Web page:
Brexit Is Hurting Your Favourite Independent Clothes Brands

Cult sustainable labels like Fruity Booty are up against insane levels of paperwork and shipping delays.
Nana Baah
London, GB
Clothing label owner sat at laptop
Photo: VICE

The day the Brexit deal was announced, Hattie Tennant spent hours on the phone to her accountant, reading through different subreddits and talking to other small business owners.

“Up until the day the deal went through, there was no information,” says Tennant, the co-founder of Fruity Booty, a London-based sustainable lingerie and intimates label. “After spending at least four days trying to get to grips with it my accountant told me that nobody really has the understanding. He was interested in what I had read because it was different to his reading. No one seems to know what’s going on.”


Before Brexit regulations came into effect only a week after being announced, UK businesses that shipped to European customers only had to print out a shipping label and send it off. Now there are commercial invoices, new tax codes and increased shipping costs to get to grips with. For small business owners like Tennant – and with a 30 percent increase in newly incorporated businesses since the beginning of the pandemic – it has been a minefield. The new regulations have been a source of frustration for months, especially for those without entire teams dedicated to working out how to navigate them.

Camilla Stolerman, founder of Camilla Bloom, a London-based knitwear brand, also found it difficult getting to grips with the new rules. “The information that is available is just so confusing and really wordy. It's almost impenetrable, in terms of being able to figure out what is what, especially if you're someone like me, who finds lengthy paragraphs of information really hard to process,” she explains. “Having a new business on top of that, you don’t have time to wade through this information. It's not cost-effective to get a customs agent either. It’s just too expensive.”

Some of the orders Stolerman sent out across Europe at the start of January have been sitting with customs for over a month due to backlogs caused by extra administrative tasks. Camilla Bloom has attracted more of a European fanbase since it began in 2018 – an invaluable source of customers for Stolerman. Now she’s worried that unpredictable delays could affect her brand.


“I'd definitely noticed a bigger international customer, since everyone’s kind of more engaged online [during the pandemic],” she says. “When I did pop-ups, there were a lot of European customers coming to London because they want to buy British brands. Now they’re going to be less inclined to do that. If they buy a dress and they don’t know the fit, they've also been charged 20 percent extra in fees just to get it. It's even more of a risk for European customers to buy into a new brand that they don't necessarily know much about. It’s such a shame, really.”

With an estimated quarter of all of Fruity Booty’s orders coming from EU countries, Tennant says that her customers were confused about the incoming changes too. “They were DMing us asking what's going to happen – as a brand we try to be as transparent as possible, so it was really hard [to respond] unless you say something vague. I didn’t want to do that because those kinds of messages upset me as a customer. I feel accountable for people who have saved up their money and they wanted to buy from us and then potentially get charged even more to receive it.”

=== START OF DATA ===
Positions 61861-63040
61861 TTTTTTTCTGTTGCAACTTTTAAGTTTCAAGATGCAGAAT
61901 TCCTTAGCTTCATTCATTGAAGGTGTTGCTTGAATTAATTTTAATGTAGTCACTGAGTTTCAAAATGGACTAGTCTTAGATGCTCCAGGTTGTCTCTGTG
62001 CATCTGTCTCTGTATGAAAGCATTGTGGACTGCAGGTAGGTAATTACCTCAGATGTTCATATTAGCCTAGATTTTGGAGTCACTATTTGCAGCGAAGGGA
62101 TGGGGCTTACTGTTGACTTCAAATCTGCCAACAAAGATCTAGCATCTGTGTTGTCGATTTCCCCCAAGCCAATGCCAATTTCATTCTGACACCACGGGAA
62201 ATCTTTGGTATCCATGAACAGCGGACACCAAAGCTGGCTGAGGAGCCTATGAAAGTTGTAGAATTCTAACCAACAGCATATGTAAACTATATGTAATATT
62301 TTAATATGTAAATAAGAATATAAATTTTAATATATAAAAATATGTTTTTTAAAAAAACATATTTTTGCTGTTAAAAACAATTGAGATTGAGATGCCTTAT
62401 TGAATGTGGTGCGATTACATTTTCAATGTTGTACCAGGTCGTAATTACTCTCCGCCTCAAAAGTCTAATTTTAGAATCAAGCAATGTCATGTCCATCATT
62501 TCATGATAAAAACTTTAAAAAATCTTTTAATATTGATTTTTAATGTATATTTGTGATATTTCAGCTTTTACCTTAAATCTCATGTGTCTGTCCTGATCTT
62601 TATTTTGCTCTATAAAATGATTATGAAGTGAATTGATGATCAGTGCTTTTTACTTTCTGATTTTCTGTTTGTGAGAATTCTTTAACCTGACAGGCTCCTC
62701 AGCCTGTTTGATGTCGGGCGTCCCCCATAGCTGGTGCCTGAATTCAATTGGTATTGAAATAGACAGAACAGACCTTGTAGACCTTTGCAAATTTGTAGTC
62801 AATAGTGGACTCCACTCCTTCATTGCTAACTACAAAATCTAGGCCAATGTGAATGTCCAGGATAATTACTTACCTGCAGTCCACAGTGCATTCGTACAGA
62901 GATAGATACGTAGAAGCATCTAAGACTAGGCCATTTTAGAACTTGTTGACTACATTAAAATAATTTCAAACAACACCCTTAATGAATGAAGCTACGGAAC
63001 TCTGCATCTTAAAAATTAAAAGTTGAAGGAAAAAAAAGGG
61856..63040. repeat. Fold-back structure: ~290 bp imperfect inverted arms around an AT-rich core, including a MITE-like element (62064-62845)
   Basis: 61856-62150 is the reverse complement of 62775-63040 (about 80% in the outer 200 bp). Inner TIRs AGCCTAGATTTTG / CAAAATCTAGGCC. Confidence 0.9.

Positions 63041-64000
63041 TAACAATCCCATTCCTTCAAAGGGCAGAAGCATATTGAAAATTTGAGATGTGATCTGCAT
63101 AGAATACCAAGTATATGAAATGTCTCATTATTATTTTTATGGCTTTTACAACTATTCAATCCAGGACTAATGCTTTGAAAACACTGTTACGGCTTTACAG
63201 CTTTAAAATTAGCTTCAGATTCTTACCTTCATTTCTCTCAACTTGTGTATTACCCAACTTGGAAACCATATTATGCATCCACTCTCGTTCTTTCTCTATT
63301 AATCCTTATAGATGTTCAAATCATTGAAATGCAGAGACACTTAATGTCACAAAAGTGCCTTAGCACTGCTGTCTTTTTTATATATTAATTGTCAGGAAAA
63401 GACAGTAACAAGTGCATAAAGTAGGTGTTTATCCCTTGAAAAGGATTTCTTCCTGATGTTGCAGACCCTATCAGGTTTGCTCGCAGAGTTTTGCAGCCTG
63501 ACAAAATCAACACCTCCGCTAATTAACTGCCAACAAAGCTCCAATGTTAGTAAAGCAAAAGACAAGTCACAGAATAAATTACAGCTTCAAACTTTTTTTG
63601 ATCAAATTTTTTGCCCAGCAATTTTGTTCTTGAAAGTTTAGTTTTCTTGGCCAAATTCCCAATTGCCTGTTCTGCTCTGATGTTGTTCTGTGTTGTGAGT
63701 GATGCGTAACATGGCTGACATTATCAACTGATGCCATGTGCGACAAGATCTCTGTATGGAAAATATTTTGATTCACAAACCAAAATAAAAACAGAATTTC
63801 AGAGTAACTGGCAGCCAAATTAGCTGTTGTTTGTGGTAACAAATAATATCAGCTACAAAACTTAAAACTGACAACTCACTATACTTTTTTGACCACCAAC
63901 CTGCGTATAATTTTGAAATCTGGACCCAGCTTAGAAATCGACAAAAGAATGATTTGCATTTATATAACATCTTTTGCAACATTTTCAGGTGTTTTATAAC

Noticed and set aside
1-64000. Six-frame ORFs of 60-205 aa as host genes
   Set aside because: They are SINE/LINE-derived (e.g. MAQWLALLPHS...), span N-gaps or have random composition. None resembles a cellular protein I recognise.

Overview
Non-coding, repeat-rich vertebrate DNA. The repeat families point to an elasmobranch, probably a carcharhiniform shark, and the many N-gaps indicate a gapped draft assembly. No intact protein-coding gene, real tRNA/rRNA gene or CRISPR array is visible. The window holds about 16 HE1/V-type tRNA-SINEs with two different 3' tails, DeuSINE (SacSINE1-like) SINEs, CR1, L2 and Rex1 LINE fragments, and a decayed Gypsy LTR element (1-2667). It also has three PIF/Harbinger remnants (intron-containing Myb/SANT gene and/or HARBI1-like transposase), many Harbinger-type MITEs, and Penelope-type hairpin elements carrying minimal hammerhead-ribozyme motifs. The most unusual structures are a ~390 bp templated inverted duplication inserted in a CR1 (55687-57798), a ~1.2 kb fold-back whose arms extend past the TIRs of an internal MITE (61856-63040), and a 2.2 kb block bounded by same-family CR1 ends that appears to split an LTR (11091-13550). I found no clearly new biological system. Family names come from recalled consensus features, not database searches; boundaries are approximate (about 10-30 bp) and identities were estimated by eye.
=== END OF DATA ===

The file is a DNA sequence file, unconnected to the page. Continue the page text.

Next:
Even though there are fewer changes for brands based in the EU, Alice Brnra, the founder of Italy-based handmade intimates brand Soft and Wet says that there was still some confusion. “We have a mostly UK customer base and now filling in the shipping pages takes double the time,” she explains. “We had to ask our FedEx person who helped us with the new customs procedures and invoices. It was necessary as figuring it all out by ourselves would have been confusing.”

There are some workarounds in the meantime, but most of them won’t work for small business owners. To bypass the extra tax fees for the consumer, owners can register for VAT in the European countries they sell to, but that wouldn’t be cost-effective in multiple countries. Or they can pivot to selling through large e-commerce platforms like Amazon, who have a service that works out tariffs and extra costs, but that doesn’t appeal to sustainable business owners like Tennant. “They’re the polar opposite of what our brand stands for,” she says. 

Further regulations on import duty on goods arriving from the EU threaten to change the way businesses like hers operate for good. “We buy deadstock fabric from mainly the UK, but also lots in Portugal, Italy, France, wherever previous underwear and lingerie hubs have been,” she explains. “I'm actually really quite terrified about it. We thought it would just affect sales in Europe but now for our customers all over the world, our prices may have to increase… Now we’re trying to find ways to absorb the cost as much as possible because we believe in charging a fair price. We're not going to suddenly rack up our prices and confuse our customers.”

For now, the future of small UK businesses operating in the EU remains unclear. They’re just hoping the government offers help in some form. “I'm just hoping that once we sort of settle in to this new normal, things will become a little bit clearer. Maybe legislation will be revised and at least a toolkit will be given to smaller businesses to be able to manage it,” Stolerman says. “But at the moment there is mass confusion. It’s so damaging. If you want to encourage small businesses in the UK, this is definitely a way to stifle it, to be honest.”